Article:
To the editor:
We were disappointed to see a negative angle taken in your recent coverage (Is Times Square Leaking? BroadsheetDAILY October 30), and want to thank you for the opportunity to properly introduce ourselves. Ballyhoo Media has had its boat in the Hudson for the last few weeks, advertising some of the hottest entertainment properties, beloved by New Yorkers.
The NYC waterways, as you know, are no stranger to outdoor advertising. In fact, the NY Waterway ferries have been wrapped with ads for years. So, while Ballyhoo Media is a new addition to these waters, it certainly isn’t alone.
But we didn’t come to NYC from Miami to simply offer a palette for ads. While we began our first few weeks with static visuals, the goal is to be even bigger and bolder. Our platform has the unique ability to generate energy, excitement and cohesion.
Whether it is a showcase for art, a sporting event (see World Cup activation link below), movie or concert, we will be using the boat to add value to the waterways, not take away from it. In fact, just as we do in Miami, we are working closely with Surfrider Foundation, an organization that protects the environment and the world’s waterways. Together we will share important eco-friendly messages to raise awareness of keeping plastic out of the water. (And hopefully your readers also saw our message for Pittsburgh).
We are excited to be here. And we think you will like what we have in store for the Big Apple.
Adam Shapiro, CEO & President Ballyhoo Media
To the editor:
I’ve heard that some of your readers are a bit confused about freedom of speech. The government regulates commercial speech literally every second of every day, in every commercial you see, every print ad, every billboard you pass, every political ad you see, etc.
And in fact, things also get banned for being eyesores every day. If you don’t believe me, try painting your house neon pink and find out how quickly you’ll hear from the city. The law usually differentiates between things you can choose not to see (like publications) and things you can’t avoid seeing (like billboards).
Yes, I believe there is sometimes overreach on these things, which is why communities get together to set standards. I personally don’t want to see these crappy annoying billboards in the river, because I’d rather BPC not look like Blade Runner. I assume the community will decide at some point. (And I assume these billboards will be deep-sixed.)
To the editor:
In support of the issues raised in “Is Times Square Leaking” (October 30) and the Letter to the Editor by Rob Barna (November 1), I wish to offer that there is an international movement, based in science, that addresses the negative affects of being confronted with “light pollution.” Light displays are particularly harmful to the environment and human health: Go to http://darksky.org/light-pollution/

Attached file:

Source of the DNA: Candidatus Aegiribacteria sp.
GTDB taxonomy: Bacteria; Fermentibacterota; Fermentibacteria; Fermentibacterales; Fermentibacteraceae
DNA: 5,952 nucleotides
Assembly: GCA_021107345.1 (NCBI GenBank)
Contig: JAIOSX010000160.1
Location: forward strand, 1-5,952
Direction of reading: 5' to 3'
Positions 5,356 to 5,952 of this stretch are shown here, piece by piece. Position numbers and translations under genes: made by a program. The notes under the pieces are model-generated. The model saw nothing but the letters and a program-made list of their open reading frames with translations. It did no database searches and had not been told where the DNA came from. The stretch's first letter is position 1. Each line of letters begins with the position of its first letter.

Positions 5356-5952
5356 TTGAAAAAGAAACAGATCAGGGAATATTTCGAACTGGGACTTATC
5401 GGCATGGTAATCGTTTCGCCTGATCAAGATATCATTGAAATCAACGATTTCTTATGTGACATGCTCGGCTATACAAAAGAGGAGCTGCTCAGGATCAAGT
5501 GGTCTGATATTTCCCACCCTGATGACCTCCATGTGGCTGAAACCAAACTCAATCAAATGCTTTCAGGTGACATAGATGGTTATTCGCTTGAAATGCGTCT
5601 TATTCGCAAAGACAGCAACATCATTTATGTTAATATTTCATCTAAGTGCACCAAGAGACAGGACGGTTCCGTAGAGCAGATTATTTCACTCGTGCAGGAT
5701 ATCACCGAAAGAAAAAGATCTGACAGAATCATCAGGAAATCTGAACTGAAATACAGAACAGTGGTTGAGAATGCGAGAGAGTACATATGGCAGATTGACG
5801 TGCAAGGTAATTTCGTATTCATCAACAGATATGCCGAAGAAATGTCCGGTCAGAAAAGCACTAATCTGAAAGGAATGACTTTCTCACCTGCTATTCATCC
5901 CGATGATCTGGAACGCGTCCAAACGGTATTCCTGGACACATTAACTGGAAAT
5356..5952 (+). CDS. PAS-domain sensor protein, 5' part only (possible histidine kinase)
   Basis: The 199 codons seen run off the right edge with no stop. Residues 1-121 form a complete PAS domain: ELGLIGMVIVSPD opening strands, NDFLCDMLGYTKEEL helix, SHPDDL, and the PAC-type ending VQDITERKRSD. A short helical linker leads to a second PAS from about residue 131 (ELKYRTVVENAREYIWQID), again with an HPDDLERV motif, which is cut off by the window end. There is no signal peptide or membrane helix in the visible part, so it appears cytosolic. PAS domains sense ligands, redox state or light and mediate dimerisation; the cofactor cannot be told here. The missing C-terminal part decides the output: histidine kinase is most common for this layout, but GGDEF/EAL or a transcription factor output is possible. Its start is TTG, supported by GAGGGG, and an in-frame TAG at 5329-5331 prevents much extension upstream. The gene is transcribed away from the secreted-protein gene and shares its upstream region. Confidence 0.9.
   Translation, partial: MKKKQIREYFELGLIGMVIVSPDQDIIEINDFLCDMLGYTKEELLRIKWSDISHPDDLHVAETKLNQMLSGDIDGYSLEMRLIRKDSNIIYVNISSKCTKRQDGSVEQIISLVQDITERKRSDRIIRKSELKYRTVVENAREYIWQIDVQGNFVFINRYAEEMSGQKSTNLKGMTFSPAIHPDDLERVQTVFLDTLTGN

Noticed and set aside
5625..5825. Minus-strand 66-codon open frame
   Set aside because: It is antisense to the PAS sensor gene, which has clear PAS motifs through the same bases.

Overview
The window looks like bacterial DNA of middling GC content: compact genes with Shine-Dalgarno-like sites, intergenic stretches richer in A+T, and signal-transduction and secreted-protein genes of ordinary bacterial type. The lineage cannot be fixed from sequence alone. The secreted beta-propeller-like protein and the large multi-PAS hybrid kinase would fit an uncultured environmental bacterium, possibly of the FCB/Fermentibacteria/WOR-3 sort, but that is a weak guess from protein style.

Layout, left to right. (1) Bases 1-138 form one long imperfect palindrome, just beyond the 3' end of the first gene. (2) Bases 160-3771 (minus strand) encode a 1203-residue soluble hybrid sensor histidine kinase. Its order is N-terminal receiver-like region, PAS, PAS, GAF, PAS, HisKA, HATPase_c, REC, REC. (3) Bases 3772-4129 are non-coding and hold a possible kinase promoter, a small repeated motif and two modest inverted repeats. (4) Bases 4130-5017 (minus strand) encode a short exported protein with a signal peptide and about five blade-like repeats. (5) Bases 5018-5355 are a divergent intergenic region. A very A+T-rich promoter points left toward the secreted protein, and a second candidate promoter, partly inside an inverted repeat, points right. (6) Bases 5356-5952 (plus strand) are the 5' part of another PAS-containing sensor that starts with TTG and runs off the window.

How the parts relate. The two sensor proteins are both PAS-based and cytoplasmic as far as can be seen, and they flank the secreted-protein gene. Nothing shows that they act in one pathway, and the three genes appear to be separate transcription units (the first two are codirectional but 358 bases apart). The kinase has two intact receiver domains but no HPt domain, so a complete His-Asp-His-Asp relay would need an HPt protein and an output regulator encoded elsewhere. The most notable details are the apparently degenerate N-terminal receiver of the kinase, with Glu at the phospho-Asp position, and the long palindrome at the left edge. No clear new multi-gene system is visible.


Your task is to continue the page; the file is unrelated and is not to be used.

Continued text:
To the editor,
In my opinion your article did not provide the usual balance of either opinion and facts that Broadsheet gives to its articles. And I would like to present some of the reasons why the barges should not (or cannot) be eliminated.
I will start by saying that I have no interests whatsoever in the floating ads, and while I have seen them I dislike them thoroughly. However my feelings are beside the point.
Some thoughts to consider:
1. Freedom of speech should always be sacrosanct, even for commercial ads so long as they do not either cause personal or property injury, incite riots, have safety issues, or health related problems. Because we dislike something, that should not be sufficient reason to try to ban something. Other than being an eyesore, there are no real reasons to ban the barges. We stop this and it is a very slippery slope toward regulating printing/publications of many kinds.
2. The law as a fact.
New York City cannot regulate traffic on the water beyond its shores, and New York State cannot either beyond the State Line that runs through the middle of the Hudson River. The barges leave from NJ and perhaps NJ could stop them from dockage, but certainly it is beyond the ability of our State or City to regulate this.
a. What is the difference between ads on the River and airplanes flying advertising banners? What about boats/ships that have ads or promotions on their hulls?
b. For that matter what about the 4th of July shutdown of the river. It is a significant air and sound, and overall environmental polluter. Is it ok to allow it for patriotism but not for commerce?
I do believe that there is a lot in this subject that should be thoughtfully considered before we jump into the waters of censorship.
To the editor,
re: Is Times Square Leaking?
(BroadsheetDAILY October 29)
Thank you for publishing this article.
While I work in midtown on weekdays and thus have not seen such an abomination, I would clearly be offended if I did.
I have lived in Gateway Plaza in Battery Park City for 14 years. My apartment overlooks the North Cove Marina. During a period of one week approximately 30 days ago, Brookfield Place installed a similar abomination on the side of the building which houses PJ Clarkes. This included obnoxious displays projected on the entire face of the building and strobe lights that flashed directly into my apartment. Hopefully this is similarly unlawful!
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